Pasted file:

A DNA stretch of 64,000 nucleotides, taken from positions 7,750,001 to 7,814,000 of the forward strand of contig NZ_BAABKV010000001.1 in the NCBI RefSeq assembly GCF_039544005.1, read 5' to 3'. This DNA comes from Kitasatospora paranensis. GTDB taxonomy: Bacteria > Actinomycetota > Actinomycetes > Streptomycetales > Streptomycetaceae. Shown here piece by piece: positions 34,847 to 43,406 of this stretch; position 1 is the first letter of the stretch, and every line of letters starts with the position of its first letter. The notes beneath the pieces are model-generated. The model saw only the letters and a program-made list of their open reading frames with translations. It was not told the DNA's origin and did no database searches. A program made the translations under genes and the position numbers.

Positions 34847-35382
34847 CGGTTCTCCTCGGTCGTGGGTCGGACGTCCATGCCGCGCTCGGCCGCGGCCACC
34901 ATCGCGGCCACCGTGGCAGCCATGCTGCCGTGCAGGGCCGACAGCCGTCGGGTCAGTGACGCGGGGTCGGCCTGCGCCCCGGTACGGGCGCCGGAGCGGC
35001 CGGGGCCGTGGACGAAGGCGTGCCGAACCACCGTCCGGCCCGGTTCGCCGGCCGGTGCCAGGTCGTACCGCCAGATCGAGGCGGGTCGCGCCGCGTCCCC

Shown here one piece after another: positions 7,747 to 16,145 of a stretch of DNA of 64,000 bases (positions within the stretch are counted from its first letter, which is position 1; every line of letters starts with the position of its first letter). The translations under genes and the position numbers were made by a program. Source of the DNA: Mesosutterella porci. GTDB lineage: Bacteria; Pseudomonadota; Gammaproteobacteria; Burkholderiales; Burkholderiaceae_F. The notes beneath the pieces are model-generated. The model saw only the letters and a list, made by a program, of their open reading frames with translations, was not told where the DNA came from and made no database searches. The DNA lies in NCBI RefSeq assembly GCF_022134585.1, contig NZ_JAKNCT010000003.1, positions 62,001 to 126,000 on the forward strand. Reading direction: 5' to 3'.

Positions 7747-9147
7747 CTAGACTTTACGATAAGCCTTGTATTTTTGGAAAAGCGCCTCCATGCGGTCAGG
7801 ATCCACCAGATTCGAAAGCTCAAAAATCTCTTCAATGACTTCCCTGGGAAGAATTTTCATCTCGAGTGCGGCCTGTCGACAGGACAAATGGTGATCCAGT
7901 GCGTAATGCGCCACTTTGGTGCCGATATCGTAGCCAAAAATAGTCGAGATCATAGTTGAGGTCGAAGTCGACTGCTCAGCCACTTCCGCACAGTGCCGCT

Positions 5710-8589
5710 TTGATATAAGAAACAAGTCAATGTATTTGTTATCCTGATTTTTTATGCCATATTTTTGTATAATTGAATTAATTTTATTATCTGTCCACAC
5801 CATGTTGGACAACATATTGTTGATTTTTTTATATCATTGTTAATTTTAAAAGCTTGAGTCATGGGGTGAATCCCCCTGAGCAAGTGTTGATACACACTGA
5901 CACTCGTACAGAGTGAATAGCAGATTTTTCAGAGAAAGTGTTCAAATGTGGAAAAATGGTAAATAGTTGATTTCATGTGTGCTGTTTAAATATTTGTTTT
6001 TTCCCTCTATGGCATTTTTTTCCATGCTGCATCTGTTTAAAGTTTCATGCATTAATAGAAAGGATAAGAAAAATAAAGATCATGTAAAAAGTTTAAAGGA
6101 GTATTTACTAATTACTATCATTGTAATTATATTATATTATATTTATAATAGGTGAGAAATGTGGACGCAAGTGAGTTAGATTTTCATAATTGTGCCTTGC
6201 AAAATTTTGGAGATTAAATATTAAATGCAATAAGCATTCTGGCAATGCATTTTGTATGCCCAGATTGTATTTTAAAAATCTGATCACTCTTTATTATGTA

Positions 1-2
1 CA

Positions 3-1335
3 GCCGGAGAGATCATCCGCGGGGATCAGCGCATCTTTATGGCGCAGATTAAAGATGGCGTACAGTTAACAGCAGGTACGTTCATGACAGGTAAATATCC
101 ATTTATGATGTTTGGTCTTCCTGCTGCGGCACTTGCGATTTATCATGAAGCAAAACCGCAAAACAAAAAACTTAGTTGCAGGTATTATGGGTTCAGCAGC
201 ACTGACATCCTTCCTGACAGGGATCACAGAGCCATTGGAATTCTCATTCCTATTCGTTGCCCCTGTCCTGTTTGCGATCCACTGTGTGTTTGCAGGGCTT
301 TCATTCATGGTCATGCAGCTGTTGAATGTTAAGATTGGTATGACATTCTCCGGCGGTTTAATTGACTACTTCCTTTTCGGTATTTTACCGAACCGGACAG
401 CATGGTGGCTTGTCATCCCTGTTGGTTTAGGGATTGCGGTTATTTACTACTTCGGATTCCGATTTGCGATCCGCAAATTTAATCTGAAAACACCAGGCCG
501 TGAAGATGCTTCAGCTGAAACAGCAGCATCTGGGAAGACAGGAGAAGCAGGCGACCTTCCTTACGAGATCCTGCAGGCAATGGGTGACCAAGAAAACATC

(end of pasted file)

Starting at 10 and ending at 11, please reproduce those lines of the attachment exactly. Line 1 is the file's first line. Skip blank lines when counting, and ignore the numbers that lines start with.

7901 GCGTAATGCGCCACTTTGGTGCCGATATCGTAGCCAAAAATAGTCGAGATCATAGTTGAGGTCGAAGTCGACTGCTCAGCCACTTCCGCACAGTGCCGCT

Positions 5710-8589